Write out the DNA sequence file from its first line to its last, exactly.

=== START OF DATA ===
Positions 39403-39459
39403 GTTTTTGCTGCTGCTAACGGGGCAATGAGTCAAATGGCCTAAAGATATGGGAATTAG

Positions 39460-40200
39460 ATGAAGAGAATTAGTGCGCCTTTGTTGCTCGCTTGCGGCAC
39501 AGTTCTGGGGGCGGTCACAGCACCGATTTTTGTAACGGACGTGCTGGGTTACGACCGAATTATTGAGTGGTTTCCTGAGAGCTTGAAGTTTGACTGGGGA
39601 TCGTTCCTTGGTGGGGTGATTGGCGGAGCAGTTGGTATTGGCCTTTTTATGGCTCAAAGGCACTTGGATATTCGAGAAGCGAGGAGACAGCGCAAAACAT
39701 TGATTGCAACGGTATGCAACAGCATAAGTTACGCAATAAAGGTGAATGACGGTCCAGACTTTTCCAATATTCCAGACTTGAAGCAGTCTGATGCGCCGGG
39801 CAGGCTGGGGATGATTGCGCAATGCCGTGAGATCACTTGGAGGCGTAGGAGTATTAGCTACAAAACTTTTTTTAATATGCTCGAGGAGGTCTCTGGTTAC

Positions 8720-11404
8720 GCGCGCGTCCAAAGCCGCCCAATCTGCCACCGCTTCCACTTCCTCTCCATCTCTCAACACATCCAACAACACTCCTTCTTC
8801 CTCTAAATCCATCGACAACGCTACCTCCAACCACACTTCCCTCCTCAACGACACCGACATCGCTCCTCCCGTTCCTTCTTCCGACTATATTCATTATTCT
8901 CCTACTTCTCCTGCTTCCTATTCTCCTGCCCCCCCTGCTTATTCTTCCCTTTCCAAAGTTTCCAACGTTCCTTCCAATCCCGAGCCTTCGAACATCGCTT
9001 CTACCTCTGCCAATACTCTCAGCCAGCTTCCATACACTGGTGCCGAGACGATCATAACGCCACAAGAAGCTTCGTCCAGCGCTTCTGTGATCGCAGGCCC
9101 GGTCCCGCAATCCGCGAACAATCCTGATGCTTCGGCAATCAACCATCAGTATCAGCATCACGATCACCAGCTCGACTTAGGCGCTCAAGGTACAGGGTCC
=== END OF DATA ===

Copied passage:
Positions 39403-39459
39403 GTTTTTGCTGCTGCTAACGGGGCAATGAGTCAAATGGCCTAAAGATATGGGAATTAG

Positions 39460-40200
39460 ATGAAGAGAATTAGTGCGCCTTTGTTGCTCGCTTGCGGCAC
39501 AGTTCTGGGGGCGGTCACAGCACCGATTTTTGTAACGGACGTGCTGGGTTACGACCGAATTATTGAGTGGTTTCCTGAGAGCTTGAAGTTTGACTGGGGA
39601 TCGTTCCTTGGTGGGGTGATTGGCGGAGCAGTTGGTATTGGCCTTTTTATGGCTCAAAGGCACTTGGATATTCGAGAAGCGAGGAGACAGCGCAAAACAT
39701 TGATTGCAACGGTATGCAACAGCATAAGTTACGCAATAAAGGTGAATGACGGTCCAGACTTTTCCAATATTCCAGACTTGAAGCAGTCTGATGCGCCGGG
39801 CAGGCTGGGGATGATTGCGCAATGCCGTGAGATCACTTGGAGGCGTAGGAGTATTAGCTACAAAACTTTTTTTAATATGCTCGAGGAGGTCTCTGGTTAC

Positions 8720-11404
8720 GCGCGCGTCCAAAGCCGCCCAATCTGCCACCGCTTCCACTTCCTCTCCATCTCTCAACACATCCAACAACACTCCTTCTTC
8801 CTCTAAATCCATCGACAACGCTACCTCCAACCACACTTCCCTCCTCAACGACACCGACATCGCTCCTCCCGTTCCTTCTTCCGACTATATTCATTATTCT
8901 CCTACTTCTCCTGCTTCCTATTCTCCTGCCCCCCCTGCTTATTCTTCCCTTTCCAAAGTTTCCAACGTTCCTTCCAATCCCGAGCCTTCGAACATCGCTT
9001 CTACCTCTGCCAATACTCTCAGCCAGCTTCCATACACTGGTGCCGAGACGATCATAACGCCACAAGAAGCTTCGTCCAGCGCTTCTGTGATCGCAGGCCC
9101 GGTCCCGCAATCCGCGAACAATCCTGATGCTTCGGCAATCAACCATCAGTATCAGCATCACGATCACCAGCTCGACTTAGGCGCTCAAGGTACAGGGTCC